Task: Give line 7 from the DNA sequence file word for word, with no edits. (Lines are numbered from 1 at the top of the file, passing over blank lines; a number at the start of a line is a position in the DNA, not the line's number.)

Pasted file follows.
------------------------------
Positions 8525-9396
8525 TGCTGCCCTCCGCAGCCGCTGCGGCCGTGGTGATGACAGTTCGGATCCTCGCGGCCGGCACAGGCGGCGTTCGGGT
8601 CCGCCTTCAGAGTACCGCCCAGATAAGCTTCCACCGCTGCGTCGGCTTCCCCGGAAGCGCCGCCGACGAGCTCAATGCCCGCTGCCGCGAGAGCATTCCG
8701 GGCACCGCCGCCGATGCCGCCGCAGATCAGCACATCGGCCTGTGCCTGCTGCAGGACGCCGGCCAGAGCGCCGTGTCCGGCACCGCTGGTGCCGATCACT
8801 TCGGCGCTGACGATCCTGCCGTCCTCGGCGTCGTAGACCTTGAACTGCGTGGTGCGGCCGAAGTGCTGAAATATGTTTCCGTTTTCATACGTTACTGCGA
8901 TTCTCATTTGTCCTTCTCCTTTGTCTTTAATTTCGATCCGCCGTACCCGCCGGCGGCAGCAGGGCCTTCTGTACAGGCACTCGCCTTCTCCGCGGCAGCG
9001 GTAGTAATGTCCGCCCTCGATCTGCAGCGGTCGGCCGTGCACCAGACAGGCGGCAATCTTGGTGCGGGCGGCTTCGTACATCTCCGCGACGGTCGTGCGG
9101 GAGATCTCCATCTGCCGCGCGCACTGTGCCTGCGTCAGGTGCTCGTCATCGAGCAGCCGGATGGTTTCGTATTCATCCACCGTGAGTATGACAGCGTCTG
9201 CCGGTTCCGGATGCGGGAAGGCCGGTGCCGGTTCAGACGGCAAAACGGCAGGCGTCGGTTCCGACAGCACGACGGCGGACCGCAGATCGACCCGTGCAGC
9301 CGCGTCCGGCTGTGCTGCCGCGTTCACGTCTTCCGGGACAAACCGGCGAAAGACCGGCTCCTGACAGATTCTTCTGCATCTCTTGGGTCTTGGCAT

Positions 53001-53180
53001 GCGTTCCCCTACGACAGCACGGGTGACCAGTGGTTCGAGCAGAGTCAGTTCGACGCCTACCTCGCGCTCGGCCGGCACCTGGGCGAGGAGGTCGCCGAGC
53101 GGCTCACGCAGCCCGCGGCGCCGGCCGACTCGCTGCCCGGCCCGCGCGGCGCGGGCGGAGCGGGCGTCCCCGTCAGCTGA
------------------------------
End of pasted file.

9001 GTAGTAATGTCCGCCCTCGATCTGCAGCGGTCGGCCGTGCACCAGACAGGCGGCAATCTTGGTGCGGGCGGCTTCGTACATCTCCGCGACGGTCGTGCGG